I first became aware of my fear on the bus ride after the ferry trip. The second time was when I realised that the weather warnings were no American exaggeration: the hospitality tents had been taken down, unable to withstand the icy wind. The third was when I dropped my running shoes into one of the charity bins at the start. Exposed to the cold, unforgiving streets, surrounded by 50,000 peoples’ excited chatter, I felt very alone.
Yet it was in the moment when I stepped out of my shoes and into direct contact with the cold road, that a simple calm washed over me. I went deep inside to find who it was in me who had chosen to do this, in this way. We connected, he and I. In my heart I drew my people around me, imaginative and brave, each in their own way. Lifting my head I looked at Lady Liberty, standing impervious to the cold. Declaring her legendary hospitality to the icy ocean, and today to me, I felt strong and grounded. As I faced the bridge which would take me from Staten Island into Brooklyn, and the enigmatic empire beyond, I set my resolve amidst the beeps of GPS watches.
A solid cannon boom, and Frank Sinatra’s New York, New York set me off into the 2014 NYC Marathon, barefoot, and without a watch.
Concerned for my feet, my training partner Dave made it his business to run slightly ahead of me to point out every possible danger on the road.
But I was confident from a year of running sans shoes on every possible surface, and I’d never been injured apart from a few little thorns and stones.
In fact, my running aches and pains had significantly reduced. Even my ankles, always a weakness, had strengthened.
I felt strong.
Up and over the bridge, we were confronted by a line of NYPD officers and cars, blue lights flashing, forming a guard of honour as the run swept into Brooklyn.
In awe of the classic movie scene unfolding all around, neither Dave nor I saw the broken glass...
It took a while for my cold feet to register the unwanted passenger in my left heel. Sitting on the sidewalk, I realised that I couldn’t get it out without significant time loss, despite the needle and tweezers I’d brought along. Lying to Dave that the blood was a sure sign that the shard was out, we ran on. I adjusted my gait and after another 10 kilometres or so it either went deep enough to stop worrying me, or came out on its own. (Tough guy! - Ed)
The crowd support of the New York Marathon well deserves its reputation. Wow! It was constant and powerfully positive. Unlike most other events where the spectators are just that, an audience observing from the sidelines, the people of the Big Apple give all of their juice to help the runners through. Their investment of energy feels that they want, even need, you to succeed. It feels as if their own dreams depend on seeing you achieve your own daring day.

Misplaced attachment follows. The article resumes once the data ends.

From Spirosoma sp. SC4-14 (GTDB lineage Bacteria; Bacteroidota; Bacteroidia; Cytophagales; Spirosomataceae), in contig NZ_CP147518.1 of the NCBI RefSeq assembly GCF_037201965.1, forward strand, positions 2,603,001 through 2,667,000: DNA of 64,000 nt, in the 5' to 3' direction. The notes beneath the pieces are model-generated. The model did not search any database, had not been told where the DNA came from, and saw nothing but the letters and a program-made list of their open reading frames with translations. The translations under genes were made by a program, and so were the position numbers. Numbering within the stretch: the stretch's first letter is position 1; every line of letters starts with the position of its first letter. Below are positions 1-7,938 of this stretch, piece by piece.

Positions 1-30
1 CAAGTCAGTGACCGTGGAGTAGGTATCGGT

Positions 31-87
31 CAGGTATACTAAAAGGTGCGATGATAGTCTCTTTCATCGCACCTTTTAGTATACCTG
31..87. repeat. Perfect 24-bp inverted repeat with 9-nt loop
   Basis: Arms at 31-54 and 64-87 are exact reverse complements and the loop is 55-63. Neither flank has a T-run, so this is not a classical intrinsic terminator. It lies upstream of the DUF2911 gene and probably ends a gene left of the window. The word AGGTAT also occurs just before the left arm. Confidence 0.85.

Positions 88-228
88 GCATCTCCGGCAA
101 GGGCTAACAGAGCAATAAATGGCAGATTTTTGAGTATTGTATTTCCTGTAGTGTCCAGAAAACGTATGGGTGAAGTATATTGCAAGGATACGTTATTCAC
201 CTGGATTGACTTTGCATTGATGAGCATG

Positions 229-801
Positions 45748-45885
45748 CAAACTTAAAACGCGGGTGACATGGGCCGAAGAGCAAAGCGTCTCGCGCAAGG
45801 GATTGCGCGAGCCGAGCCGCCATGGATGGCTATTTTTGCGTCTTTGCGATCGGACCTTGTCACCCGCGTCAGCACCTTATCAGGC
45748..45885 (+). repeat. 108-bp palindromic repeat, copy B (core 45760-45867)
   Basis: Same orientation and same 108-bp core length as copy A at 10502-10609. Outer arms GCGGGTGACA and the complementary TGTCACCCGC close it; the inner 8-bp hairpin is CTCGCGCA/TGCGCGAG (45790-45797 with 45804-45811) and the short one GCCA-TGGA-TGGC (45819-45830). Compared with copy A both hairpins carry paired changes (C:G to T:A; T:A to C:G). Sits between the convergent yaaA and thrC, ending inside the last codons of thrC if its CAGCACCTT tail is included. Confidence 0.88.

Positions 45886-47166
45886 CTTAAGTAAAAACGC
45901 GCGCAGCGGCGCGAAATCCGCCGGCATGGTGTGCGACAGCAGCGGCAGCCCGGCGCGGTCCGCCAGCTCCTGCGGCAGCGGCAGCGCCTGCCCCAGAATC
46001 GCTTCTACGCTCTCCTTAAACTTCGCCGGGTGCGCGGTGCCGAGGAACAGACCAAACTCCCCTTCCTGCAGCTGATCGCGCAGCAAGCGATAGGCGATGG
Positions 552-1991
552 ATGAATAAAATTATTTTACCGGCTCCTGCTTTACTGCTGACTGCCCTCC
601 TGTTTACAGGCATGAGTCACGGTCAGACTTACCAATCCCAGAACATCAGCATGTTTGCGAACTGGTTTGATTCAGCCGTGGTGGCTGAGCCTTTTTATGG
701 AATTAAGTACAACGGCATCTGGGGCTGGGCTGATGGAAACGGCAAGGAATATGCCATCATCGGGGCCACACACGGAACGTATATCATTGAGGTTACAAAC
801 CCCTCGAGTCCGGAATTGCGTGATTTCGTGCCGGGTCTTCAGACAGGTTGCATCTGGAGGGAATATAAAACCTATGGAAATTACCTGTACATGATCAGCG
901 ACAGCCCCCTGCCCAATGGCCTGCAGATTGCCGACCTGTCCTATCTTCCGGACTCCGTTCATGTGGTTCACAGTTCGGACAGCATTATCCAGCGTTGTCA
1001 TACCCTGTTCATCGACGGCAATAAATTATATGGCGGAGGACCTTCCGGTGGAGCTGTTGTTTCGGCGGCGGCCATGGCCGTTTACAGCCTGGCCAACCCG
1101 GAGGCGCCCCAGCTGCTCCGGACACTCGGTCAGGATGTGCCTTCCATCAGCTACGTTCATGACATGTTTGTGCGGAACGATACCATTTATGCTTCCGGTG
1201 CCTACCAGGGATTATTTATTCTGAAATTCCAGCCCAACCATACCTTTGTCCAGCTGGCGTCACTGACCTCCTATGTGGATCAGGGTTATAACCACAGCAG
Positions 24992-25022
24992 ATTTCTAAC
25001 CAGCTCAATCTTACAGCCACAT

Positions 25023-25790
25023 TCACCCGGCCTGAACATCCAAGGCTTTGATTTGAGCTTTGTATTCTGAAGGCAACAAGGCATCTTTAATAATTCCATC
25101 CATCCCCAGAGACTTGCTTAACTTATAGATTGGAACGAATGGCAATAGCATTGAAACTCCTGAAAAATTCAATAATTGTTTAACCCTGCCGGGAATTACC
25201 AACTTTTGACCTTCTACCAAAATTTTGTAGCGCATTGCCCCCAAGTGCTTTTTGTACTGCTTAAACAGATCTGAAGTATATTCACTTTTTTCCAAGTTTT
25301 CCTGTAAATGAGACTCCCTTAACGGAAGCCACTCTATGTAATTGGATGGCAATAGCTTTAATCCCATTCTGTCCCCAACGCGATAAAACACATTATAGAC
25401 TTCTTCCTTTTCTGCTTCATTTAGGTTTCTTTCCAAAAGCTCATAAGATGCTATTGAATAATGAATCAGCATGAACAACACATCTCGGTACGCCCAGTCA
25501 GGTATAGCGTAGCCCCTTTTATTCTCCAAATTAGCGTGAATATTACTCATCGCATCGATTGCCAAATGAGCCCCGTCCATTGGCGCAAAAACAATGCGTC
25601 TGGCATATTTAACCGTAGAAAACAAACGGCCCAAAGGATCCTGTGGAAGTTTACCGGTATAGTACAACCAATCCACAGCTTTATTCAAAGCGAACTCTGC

I'm used to inane comments like: “Last hill!” (It never is); "Almost there!" (True, but the last few kilometres are a marathon in themselves) or "Looking good!" (Oh, yes? So why do I feel so k*k?)
The stationary participants of the NYC Marathon turned out in their tens of thousands, having prepared slogans and signboards for weeks. Live music of some sort was played every kilometre. The roar of support from start to finish, with calls of, "You've got this!" and, "You are doing this!" made it impossible to walk even once.
For days afterwards, finishers were seen wearing their medals around the city which continued to greet them with admiration, and discounts in diners and drinking dives.
Preferring quiet celebration, I found two post-race recovery trail runs.
The first was obviously Central Park, so big that getting lost was easy. Which runner doesn’t want to join the jogging scene of so many movies?
The second was a real surprise – an elevated linear park trail set up above the Meatpacking District (pic top right). The disused section of the former freight railroad had been earmarked for demolition, but a conservancy working with the Department of Parks and Recreation now maintain it. What an extraordinary public space to retreat above the busy city’s constant competition. On that thin green line I again connected to myself and renewed my resolve to live a more solid, worthwhile life.
Running (on and off road) invites us to step above life's relentless pace. It allows us to look at the frenzy and recalibrate our perspective. It offsets selfishness with priorities. It invites meaning back into our lives.
My favourite supporter while running the 2014 NYC Marathon was an older woman, wrapped up against the cold. She was standing straight, silent, sincere, in the chaotic clatter of cheering. Facing the ocean of runners, she caught my eye and stared me down, shaking her signboard slightly.
It read: "One day, you will not be able to do this. This is not that day."